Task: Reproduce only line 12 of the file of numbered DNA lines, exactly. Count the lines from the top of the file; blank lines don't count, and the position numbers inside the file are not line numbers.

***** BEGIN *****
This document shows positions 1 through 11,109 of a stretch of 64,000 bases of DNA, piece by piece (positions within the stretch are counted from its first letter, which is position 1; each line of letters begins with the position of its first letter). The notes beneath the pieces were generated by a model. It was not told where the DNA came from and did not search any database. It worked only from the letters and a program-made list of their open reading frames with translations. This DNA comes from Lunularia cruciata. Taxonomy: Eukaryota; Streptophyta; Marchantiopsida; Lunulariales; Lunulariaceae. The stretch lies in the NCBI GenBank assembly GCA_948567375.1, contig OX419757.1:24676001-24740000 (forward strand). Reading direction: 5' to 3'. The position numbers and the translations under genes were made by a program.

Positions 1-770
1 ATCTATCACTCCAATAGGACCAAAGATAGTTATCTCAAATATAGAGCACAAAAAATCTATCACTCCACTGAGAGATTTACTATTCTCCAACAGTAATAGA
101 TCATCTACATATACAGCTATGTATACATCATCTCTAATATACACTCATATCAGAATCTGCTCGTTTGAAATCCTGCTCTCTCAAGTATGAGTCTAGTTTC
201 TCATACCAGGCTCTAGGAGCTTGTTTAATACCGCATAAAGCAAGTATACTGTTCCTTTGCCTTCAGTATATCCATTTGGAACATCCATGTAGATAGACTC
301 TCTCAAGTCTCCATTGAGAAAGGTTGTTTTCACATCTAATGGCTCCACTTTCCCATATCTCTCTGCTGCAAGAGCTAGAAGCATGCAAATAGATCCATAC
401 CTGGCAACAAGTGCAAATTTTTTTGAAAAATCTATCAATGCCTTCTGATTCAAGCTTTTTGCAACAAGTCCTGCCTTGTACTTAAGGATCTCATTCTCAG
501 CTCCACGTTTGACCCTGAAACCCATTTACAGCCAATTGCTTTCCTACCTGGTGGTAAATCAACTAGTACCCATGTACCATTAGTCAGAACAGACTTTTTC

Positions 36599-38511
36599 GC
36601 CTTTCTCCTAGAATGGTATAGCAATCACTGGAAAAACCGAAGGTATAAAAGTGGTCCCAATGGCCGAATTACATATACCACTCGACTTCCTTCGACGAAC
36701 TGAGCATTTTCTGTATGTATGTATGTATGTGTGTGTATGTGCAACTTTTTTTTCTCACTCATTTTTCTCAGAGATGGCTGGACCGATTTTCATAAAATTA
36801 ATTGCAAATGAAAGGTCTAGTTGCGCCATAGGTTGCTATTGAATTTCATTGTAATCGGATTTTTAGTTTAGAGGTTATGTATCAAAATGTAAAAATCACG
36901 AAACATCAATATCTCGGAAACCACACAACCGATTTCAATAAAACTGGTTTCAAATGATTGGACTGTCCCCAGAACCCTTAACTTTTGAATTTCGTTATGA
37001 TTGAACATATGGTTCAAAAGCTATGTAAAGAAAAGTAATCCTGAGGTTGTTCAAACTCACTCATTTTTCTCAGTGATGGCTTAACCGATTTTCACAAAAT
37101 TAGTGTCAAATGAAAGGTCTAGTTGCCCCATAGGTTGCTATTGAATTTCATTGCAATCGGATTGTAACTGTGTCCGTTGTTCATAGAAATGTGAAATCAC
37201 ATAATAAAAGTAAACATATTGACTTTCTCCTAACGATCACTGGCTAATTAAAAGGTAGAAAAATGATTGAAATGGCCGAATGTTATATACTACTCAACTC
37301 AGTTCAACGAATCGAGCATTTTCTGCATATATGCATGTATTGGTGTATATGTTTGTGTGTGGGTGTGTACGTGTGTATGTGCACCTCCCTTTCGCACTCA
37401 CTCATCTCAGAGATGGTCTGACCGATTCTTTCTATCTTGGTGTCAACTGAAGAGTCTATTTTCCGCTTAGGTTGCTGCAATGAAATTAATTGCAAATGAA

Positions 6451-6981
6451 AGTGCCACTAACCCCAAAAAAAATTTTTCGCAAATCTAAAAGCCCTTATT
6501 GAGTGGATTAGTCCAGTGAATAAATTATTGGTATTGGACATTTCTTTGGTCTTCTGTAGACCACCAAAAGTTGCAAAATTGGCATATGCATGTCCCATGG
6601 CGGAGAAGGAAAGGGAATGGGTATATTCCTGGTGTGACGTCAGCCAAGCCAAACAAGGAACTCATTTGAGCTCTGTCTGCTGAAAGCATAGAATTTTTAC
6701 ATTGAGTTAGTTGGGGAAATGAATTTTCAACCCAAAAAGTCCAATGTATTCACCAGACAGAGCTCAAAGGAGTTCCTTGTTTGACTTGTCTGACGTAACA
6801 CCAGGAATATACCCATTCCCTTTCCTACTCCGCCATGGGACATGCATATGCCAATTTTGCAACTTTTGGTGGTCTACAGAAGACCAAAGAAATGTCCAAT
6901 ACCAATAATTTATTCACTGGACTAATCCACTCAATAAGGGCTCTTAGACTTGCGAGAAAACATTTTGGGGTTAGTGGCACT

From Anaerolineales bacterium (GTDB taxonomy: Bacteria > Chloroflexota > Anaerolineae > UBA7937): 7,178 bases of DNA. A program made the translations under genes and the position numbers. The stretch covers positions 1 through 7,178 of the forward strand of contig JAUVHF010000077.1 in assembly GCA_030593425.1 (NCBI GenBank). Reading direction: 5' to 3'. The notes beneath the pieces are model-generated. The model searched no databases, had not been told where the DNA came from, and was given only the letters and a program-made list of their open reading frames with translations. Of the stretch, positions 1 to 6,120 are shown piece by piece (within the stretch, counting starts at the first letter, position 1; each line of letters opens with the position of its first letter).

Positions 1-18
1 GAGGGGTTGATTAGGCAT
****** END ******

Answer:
36701 TGAGCATTTTCTGTATGTATGTATGTATGTGTGTGTATGTGCAACTTTTTTTTCTCACTCATTTTTCTCAGAGATGGCTGGACCGATTTTCATAAAATTA